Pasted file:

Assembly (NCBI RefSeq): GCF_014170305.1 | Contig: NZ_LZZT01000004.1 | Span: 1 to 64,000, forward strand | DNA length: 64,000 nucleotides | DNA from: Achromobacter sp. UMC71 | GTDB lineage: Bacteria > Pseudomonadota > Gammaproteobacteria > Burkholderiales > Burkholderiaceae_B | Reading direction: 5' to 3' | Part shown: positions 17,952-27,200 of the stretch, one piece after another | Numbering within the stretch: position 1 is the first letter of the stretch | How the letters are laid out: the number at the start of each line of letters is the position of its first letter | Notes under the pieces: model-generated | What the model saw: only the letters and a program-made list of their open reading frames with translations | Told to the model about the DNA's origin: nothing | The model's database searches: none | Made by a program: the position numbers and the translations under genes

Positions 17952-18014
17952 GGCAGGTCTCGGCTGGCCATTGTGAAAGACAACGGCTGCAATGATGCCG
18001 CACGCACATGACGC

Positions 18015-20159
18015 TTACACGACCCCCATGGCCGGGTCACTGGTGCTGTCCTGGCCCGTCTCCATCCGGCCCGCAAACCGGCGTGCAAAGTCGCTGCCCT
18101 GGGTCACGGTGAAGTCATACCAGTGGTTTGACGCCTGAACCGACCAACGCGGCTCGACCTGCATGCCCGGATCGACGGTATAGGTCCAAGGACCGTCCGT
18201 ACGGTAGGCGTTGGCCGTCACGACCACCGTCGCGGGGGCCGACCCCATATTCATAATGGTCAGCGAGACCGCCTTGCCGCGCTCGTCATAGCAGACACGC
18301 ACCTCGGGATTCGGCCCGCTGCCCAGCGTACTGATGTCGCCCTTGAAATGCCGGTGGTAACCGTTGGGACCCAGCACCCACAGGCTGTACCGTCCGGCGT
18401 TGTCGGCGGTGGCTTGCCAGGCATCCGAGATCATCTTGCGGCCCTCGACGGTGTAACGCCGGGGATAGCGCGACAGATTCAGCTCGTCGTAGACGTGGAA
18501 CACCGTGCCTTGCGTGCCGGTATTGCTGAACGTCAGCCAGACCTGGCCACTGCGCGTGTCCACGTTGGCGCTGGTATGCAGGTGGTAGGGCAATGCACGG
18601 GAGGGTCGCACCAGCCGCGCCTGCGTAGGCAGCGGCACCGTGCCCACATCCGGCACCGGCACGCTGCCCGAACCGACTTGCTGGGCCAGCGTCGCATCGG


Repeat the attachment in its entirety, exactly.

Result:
Assembly (NCBI RefSeq): GCF_014170305.1 | Contig: NZ_LZZT01000004.1 | Span: 1 to 64,000, forward strand | DNA length: 64,000 nucleotides | DNA from: Achromobacter sp. UMC71 | GTDB lineage: Bacteria > Pseudomonadota > Gammaproteobacteria > Burkholderiales > Burkholderiaceae_B | Reading direction: 5' to 3' | Part shown: positions 17,952-27,200 of the stretch, one piece after another | Numbering within the stretch: position 1 is the first letter of the stretch | How the letters are laid out: the number at the start of each line of letters is the position of its first letter | Notes under the pieces: model-generated | What the model saw: only the letters and a program-made list of their open reading frames with translations | Told to the model about the DNA's origin: nothing | The model's database searches: none | Made by a program: the position numbers and the translations under genes

Positions 17952-18014
17952 GGCAGGTCTCGGCTGGCCATTGTGAAAGACAACGGCTGCAATGATGCCG
18001 CACGCACATGACGC

Positions 18015-20159
18015 TTACACGACCCCCATGGCCGGGTCACTGGTGCTGTCCTGGCCCGTCTCCATCCGGCCCGCAAACCGGCGTGCAAAGTCGCTGCCCT
18101 GGGTCACGGTGAAGTCATACCAGTGGTTTGACGCCTGAACCGACCAACGCGGCTCGACCTGCATGCCCGGATCGACGGTATAGGTCCAAGGACCGTCCGT
18201 ACGGTAGGCGTTGGCCGTCACGACCACCGTCGCGGGGGCCGACCCCATATTCATAATGGTCAGCGAGACCGCCTTGCCGCGCTCGTCATAGCAGACACGC
18301 ACCTCGGGATTCGGCCCGCTGCCCAGCGTACTGATGTCGCCCTTGAAATGCCGGTGGTAACCGTTGGGACCCAGCACCCACAGGCTGTACCGTCCGGCGT
18401 TGTCGGCGGTGGCTTGCCAGGCATCCGAGATCATCTTGCGGCCCTCGACGGTGTAACGCCGGGGATAGCGCGACAGATTCAGCTCGTCGTAGACGTGGAA
18501 CACCGTGCCTTGCGTGCCGGTATTGCTGAACGTCAGCCAGACCTGGCCACTGCGCGTGTCCACGTTGGCGCTGGTATGCAGGTGGTAGGGCAATGCACGG
18601 GAGGGTCGCACCAGCCGCGCCTGCGTAGGCAGCGGCACCGTGCCCACATCCGGCACCGGCACGCTGCCCGAACCGACTTGCTGGGCCAGCGTCGCATCGG